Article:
Dr Mirzaee says there is a completely different prognosis for the two types of patients: “For the patient who has high cholesterol mainly from their lifestyle and diet, as long as you identify the causes correctly and start treating them, within three to six months the patient’s cholesterol will go back to normal,” he says.

“For the patients with the familial high cholesterol or FH, they’ve already had high cholesterol for a long time, by the time you find out. They could have some atheroma formed somewhere in their arterial system and this is why this group has a different prognosis. If they’re older, they may have already had a heart attack or a stroke prior to the diagnosis. They are often the normal weight for their size – not overweight. If we can identify this group as early as possible – preferably during childhood – then we can start treatment and get their prognosis back to that of the normal population,” he adds.

Dr Mirzaee says this is the emphasis of his workshop – that these patients need treatment: “They can’t just rely on diet and exercise because they’re genetically predisposed so they should get the proper pharmacological treatment,” he adds.

Patients should go on statin tablets or combined lipid lowering therapy

He says for treatment, he starts patients with Familial Hypercholesterolemia on statin tablets and if this is not sufficient to get their cholesterol down, they move on to combined therapy including injections. He says in extreme cases where injections are not working, apheresis can be used to remove cholesterol at a dialysis centre in hospital.

You can see Dr Sam Mirzaee presenting the Pre-conference Workshop on Friday May 24th from 1.30 – 4.00pm titled: Genetic Cardiometabolic Lipid Disorders: Special Focus on Familial Hypercholesterolemia. Bookings are required for the Workshop and it’s all part of the ACNEM Conference called Evolving Landscapes of Nutrition in Medicine in Melbourne from May 24 – 26th.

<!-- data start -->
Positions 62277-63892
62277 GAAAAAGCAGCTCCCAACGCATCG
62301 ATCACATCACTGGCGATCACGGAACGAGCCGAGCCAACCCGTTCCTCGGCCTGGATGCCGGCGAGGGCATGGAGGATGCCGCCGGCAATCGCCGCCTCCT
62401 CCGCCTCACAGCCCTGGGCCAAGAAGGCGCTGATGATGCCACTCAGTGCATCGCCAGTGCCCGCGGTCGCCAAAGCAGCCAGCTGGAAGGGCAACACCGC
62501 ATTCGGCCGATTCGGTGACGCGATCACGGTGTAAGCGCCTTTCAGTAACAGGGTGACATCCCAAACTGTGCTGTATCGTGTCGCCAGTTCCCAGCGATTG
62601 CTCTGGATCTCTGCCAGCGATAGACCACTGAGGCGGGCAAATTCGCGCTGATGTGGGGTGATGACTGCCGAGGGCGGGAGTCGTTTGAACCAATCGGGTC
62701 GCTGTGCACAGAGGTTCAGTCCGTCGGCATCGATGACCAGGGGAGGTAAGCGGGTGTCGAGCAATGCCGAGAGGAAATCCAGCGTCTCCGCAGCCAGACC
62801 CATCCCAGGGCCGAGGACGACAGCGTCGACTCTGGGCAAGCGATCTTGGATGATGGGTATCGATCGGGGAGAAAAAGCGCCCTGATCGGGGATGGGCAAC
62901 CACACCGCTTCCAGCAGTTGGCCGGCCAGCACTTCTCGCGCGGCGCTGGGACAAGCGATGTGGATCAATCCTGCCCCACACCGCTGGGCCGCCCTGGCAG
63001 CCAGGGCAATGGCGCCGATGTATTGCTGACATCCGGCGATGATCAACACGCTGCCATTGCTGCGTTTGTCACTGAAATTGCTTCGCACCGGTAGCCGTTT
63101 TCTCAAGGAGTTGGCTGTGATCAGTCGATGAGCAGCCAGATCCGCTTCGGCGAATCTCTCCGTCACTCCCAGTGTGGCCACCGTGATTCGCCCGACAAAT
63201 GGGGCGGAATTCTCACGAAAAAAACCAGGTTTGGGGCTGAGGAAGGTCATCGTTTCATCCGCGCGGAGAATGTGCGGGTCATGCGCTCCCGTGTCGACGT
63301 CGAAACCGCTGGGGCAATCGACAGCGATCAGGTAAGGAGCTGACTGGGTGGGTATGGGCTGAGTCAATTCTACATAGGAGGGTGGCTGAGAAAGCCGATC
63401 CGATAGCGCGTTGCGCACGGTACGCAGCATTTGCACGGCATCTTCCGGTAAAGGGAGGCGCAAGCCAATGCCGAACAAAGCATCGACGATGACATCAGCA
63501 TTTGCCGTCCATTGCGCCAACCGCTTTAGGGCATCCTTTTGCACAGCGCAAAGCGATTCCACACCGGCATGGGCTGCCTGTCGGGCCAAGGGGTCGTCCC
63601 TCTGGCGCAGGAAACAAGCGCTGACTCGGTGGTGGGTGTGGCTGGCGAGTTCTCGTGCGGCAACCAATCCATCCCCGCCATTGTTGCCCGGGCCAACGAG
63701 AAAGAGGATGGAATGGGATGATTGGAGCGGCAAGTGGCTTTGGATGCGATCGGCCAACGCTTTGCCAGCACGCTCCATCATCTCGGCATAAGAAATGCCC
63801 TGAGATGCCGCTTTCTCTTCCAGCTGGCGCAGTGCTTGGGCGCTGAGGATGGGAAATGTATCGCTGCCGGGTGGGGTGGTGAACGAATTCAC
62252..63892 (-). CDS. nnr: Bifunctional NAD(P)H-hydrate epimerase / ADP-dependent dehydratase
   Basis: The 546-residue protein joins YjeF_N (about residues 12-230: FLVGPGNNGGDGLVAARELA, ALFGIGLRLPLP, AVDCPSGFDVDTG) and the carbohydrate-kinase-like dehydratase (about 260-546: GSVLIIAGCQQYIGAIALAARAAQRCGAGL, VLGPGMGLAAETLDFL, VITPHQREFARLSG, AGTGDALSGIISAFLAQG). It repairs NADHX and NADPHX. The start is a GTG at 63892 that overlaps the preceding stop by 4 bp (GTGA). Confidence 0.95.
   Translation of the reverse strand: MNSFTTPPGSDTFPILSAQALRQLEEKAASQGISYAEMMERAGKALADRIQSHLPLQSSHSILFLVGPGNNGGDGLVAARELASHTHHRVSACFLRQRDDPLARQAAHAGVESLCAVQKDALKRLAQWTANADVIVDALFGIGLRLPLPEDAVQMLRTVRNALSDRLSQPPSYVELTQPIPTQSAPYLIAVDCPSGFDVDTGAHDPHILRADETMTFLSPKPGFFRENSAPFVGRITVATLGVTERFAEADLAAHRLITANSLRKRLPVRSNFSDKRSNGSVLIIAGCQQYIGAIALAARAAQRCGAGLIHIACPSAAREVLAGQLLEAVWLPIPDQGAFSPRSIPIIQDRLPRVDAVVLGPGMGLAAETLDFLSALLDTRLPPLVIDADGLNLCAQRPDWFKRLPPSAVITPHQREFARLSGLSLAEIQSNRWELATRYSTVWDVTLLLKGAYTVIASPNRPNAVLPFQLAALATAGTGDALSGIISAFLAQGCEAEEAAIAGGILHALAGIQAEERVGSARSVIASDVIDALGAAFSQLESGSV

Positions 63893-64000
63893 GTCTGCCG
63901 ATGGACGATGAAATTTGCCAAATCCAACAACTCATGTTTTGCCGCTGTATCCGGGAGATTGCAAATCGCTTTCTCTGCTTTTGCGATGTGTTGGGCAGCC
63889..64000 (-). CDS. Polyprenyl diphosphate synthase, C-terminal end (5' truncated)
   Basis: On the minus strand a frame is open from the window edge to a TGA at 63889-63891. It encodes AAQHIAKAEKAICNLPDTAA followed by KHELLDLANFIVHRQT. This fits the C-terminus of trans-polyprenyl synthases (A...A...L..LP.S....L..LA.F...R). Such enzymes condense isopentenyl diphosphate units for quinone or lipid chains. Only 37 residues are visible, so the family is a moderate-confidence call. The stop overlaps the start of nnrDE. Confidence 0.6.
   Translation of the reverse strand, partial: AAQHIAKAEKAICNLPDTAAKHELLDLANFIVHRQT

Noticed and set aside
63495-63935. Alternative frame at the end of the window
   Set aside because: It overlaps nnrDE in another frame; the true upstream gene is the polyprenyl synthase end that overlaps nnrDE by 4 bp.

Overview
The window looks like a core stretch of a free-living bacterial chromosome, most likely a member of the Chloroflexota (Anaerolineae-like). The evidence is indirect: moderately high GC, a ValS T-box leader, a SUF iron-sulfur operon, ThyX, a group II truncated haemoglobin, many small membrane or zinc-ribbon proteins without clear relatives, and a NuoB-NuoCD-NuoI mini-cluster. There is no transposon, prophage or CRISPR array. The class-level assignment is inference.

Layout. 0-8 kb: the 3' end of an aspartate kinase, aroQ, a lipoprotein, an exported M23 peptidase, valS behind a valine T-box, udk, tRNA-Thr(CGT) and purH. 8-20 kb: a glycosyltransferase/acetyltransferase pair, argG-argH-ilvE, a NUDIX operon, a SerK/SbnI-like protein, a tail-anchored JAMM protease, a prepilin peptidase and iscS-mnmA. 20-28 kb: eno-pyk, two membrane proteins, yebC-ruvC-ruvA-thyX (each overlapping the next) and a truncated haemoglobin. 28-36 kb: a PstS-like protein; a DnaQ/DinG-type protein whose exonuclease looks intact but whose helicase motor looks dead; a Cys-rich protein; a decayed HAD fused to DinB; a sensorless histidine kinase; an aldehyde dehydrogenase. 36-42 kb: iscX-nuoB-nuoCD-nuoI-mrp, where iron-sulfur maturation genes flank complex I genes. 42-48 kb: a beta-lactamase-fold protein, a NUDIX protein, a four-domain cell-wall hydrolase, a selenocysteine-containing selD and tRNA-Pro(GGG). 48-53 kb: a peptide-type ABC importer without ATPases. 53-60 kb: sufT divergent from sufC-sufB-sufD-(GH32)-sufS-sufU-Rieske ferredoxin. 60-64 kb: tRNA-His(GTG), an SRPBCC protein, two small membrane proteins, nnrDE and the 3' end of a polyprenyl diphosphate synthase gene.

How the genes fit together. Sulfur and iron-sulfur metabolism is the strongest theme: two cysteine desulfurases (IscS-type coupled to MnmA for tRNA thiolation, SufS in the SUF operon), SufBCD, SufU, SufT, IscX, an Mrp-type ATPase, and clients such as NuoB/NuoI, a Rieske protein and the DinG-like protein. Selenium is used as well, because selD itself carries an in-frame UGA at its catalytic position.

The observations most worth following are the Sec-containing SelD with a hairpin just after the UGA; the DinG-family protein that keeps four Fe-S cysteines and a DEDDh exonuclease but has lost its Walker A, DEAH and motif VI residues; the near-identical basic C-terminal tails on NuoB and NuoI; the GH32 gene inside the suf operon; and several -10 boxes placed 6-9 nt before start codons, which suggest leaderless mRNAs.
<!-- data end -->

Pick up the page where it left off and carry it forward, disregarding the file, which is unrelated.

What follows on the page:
Dr Sam Mirzaee is a consultant cardiologist, a clinical lipidologist and PhD research fellow at MonashHeart. He completed his basic physician training at Eastern Health in Melbourne, prior to advancing his interest in medical research by undertaking a research fellow position at Barwon Health with a concurrent postgraduate Masters at Monash University in 2012.

Dr Mirzaee completed his advanced training in cardiology at The Prince Charles Hospital in Brisbane and subsequently joined MonashHeart in 2016. He has participated in a number of international multi-centre clinical trials and presented his work at several international and national meetings.

He has a particular interest in the assessment of complex lipid disorders associated with premature cardiovascular disease and cardiac arrhythmia. He has introduced a unique model of care for the management of complex lipid disorders, integrating tertiary and primary care. As well, he leads MonashHeart’s multidisciplinary advanced lipid disorder clinic based at MonashHeart Dandenong.